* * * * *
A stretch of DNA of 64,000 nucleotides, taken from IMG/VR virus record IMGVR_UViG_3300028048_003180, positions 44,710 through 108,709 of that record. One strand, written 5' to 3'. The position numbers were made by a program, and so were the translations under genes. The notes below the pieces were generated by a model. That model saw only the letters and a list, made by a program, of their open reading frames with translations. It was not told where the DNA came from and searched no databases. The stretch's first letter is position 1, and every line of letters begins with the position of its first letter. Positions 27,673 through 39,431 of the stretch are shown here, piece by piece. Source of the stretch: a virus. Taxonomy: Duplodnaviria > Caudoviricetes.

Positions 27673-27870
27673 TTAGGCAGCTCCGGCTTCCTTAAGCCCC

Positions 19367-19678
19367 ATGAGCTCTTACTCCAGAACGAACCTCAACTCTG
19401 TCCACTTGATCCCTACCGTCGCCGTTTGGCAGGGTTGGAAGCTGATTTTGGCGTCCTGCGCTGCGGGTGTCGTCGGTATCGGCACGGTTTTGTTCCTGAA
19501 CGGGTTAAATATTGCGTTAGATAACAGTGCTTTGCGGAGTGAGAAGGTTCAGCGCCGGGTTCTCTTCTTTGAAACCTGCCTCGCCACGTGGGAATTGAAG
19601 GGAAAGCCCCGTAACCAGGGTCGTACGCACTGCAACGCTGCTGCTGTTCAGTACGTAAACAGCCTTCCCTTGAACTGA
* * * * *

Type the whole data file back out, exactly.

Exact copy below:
A stretch of DNA of 64,000 nucleotides, taken from IMG/VR virus record IMGVR_UViG_3300028048_003180, positions 44,710 through 108,709 of that record. One strand, written 5' to 3'. The position numbers were made by a program, and so were the translations under genes. The notes below the pieces were generated by a model. That model saw only the letters and a list, made by a program, of their open reading frames with translations. It was not told where the DNA came from and searched no databases. The stretch's first letter is position 1, and every line of letters begins with the position of its first letter. Positions 27,673 through 39,431 of the stretch are shown here, piece by piece. Source of the stretch: a virus. Taxonomy: Duplodnaviria > Caudoviricetes.

Positions 27673-27870
27673 TTAGGCAGCTCCGGCTTCCTTAAGCCCC

Positions 19367-19678
19367 ATGAGCTCTTACTCCAGAACGAACCTCAACTCTG
19401 TCCACTTGATCCCTACCGTCGCCGTTTGGCAGGGTTGGAAGCTGATTTTGGCGTCCTGCGCTGCGGGTGTCGTCGGTATCGGCACGGTTTTGTTCCTGAA
19501 CGGGTTAAATATTGCGTTAGATAACAGTGCTTTGCGGAGTGAGAAGGTTCAGCGCCGGGTTCTCTTCTTTGAAACCTGCCTCGCCACGTGGGAATTGAAG
19601 GGAAAGCCCCGTAACCAGGGTCGTACGCACTGCAACGCTGCTGCTGTTCAGTACGTAAACAGCCTTCCCTTGAACTGA